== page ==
• Reduce the data lose when partition format is needed, such as preserve /home when re-installing system

  • Use different types of file system for different needs to improve performance, such as reiserfs to /var, xfs to /home and ext4 to /

  • Apply different options when mounting file systems, such as synchronisation, journaling and compression.

The partition size for Linux is too small. Should I re-installal the system?

You can mount split some files into their own partitions, and mount them in correct place under root directory. For example, to transfer the data in /home to a seperated partition:

  1. Open Gparted, find a slice of free space, and create a ext4 partition on it;

  2. Remember the path of newly created partition, saying "dev/sda2", as well as its UUID;

  3. Create directory /mnt/home, and mount /dev/sda2 to it:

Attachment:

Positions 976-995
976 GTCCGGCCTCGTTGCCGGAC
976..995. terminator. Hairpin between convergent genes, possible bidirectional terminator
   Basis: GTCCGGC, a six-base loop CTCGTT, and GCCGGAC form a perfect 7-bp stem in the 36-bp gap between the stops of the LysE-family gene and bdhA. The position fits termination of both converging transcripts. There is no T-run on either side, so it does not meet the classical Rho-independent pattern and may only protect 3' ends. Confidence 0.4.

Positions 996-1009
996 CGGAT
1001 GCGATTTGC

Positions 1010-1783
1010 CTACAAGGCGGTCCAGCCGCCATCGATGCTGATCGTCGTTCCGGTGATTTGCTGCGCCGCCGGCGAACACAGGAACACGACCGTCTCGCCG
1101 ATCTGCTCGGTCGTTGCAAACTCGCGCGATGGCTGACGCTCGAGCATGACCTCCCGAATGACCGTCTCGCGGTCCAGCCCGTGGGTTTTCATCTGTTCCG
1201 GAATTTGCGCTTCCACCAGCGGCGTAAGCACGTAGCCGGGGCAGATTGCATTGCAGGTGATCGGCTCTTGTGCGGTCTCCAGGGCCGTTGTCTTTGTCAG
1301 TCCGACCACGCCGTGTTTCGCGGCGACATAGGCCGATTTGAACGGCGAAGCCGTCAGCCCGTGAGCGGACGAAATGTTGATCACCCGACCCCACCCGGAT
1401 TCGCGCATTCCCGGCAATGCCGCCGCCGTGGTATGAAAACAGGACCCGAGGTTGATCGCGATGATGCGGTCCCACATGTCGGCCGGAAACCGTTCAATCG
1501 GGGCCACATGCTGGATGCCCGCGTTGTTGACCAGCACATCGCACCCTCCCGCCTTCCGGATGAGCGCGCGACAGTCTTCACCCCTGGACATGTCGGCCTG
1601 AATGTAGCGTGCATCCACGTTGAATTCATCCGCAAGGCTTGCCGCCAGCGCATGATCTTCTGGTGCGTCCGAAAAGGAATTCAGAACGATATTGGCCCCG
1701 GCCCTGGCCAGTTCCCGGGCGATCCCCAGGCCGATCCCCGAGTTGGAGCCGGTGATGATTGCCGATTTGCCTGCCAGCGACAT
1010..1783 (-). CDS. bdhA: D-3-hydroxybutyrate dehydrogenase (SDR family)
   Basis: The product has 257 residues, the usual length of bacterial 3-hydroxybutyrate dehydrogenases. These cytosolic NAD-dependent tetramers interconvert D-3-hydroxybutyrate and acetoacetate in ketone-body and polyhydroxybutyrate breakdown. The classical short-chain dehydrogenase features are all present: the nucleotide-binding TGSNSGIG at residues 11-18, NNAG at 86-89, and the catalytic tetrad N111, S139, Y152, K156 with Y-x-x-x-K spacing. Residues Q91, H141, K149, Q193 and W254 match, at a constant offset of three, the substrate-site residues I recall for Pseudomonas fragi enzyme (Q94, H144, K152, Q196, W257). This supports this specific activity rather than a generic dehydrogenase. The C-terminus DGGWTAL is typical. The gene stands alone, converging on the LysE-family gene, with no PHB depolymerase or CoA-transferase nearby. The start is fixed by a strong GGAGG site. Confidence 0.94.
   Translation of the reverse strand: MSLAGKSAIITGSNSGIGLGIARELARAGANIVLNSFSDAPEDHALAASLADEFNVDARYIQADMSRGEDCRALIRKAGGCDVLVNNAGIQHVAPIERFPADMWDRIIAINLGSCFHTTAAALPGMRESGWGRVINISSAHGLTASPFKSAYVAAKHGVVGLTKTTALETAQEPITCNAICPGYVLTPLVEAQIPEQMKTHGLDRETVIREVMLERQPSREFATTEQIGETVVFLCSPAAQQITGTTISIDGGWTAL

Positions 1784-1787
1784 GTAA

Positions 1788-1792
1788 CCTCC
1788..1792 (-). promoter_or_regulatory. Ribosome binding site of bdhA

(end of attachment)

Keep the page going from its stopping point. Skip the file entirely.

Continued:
cd  /mnt
sudo mkdir  home
sudo mount  /dev/sda2  /mnt/home
  1. Copy files under /home /to /mnt/home:
cd /home   
sudo cp -ar  *   /mnt/home
  1. Unmount partition /dev/sda2:

sudo umount /dev/sda2

  1. Modify /etc/fstab:

sudo gedit /etc/fstab

to add an entry for /dev/sda2:

UUID=[UUID of /dev/sda2]   /home   ext4  defaults  0  1

Save your changes.

  1. Reboot your computer, and see if /dev/sda2 has been successfully mounted to /home:


If yes, the input should be like:

Filesystem     1K-blocks     Used Available Use% Mounted on
/dev/sda2       61691088   7026960  51500616   13% /home

Congratulations, you have transferred your data from original directory /home to partition /dev/sda2. The remained work is to clear the previous data in /home, which shall be done within TTY or with Live system, thus not mentioned here.

  1. You can also deal with /opt, /usr using this method. It is useful that you can easily backup your data during re-installation of system.